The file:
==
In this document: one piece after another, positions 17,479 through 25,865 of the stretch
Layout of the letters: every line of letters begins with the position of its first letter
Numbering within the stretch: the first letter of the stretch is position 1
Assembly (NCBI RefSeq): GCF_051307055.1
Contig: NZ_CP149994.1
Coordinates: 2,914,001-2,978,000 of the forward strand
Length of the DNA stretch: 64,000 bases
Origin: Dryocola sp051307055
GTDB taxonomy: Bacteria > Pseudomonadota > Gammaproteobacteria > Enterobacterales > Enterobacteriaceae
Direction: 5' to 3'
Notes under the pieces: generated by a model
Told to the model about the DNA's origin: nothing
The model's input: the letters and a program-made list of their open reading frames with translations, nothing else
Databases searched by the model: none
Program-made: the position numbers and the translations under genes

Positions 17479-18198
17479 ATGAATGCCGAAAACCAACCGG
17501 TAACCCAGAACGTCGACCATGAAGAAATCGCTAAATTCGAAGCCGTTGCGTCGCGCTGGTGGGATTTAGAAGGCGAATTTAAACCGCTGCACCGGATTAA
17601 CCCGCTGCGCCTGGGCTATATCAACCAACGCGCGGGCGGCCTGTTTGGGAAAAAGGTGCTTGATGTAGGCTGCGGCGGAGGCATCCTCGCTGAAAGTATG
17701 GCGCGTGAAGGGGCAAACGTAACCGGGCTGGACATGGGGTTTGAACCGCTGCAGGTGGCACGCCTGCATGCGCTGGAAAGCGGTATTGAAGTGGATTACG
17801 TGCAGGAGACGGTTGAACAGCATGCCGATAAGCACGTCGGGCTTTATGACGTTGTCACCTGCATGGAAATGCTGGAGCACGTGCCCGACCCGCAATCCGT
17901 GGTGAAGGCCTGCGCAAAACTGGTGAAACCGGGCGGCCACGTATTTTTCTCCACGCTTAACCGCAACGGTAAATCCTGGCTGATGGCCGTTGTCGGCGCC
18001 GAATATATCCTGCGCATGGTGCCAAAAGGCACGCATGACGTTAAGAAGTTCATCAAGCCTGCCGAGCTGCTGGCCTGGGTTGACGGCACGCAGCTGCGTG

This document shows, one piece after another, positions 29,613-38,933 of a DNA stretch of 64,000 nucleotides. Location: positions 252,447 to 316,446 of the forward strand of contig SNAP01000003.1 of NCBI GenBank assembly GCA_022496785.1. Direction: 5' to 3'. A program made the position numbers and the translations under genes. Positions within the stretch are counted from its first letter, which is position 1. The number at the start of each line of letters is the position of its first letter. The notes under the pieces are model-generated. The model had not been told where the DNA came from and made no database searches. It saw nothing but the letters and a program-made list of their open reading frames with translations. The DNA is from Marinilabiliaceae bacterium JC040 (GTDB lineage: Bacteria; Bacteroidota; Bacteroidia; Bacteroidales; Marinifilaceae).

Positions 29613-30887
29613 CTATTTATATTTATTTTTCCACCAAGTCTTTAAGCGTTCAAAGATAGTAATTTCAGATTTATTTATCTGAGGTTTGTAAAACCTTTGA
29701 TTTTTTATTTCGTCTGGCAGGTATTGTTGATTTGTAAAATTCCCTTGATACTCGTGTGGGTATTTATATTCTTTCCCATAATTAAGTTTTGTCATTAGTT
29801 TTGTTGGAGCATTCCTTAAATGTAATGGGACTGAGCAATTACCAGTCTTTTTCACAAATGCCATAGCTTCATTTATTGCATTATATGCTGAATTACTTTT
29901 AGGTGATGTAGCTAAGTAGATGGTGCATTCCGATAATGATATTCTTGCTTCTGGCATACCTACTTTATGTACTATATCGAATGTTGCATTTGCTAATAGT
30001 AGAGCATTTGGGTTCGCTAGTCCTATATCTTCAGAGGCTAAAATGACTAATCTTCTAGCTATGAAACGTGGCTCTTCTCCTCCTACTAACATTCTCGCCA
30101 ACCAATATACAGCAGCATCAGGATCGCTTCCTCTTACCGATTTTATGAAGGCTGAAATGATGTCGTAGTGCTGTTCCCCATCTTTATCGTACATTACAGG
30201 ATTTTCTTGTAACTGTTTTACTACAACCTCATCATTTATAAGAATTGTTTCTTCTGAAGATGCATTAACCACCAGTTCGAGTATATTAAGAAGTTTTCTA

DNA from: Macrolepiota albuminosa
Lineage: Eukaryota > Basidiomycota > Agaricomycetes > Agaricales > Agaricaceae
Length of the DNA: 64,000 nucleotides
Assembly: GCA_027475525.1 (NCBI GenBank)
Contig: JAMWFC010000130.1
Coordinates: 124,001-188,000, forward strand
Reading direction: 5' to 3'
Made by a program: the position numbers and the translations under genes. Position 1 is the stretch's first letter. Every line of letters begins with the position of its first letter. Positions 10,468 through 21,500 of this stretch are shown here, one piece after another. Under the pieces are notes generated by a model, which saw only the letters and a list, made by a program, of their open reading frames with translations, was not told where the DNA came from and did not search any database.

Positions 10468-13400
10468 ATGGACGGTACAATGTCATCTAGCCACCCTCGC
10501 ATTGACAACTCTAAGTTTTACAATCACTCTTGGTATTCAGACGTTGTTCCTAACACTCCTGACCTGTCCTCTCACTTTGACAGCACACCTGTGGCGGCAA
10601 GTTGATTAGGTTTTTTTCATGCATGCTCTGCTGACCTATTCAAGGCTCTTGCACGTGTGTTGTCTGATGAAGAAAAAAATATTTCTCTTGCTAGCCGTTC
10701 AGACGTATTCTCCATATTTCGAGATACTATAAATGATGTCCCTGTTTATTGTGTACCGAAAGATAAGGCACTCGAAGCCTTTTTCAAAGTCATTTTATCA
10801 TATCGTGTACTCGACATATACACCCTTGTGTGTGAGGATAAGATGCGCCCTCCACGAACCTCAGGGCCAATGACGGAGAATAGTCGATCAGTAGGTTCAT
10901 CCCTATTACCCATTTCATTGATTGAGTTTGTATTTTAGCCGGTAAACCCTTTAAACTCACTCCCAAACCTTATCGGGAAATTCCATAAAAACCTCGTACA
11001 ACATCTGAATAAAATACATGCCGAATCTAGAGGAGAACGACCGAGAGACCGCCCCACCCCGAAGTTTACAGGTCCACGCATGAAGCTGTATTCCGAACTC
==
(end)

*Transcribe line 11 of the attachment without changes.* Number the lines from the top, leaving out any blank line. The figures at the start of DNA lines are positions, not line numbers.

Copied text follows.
Notes under the pieces: generated by a model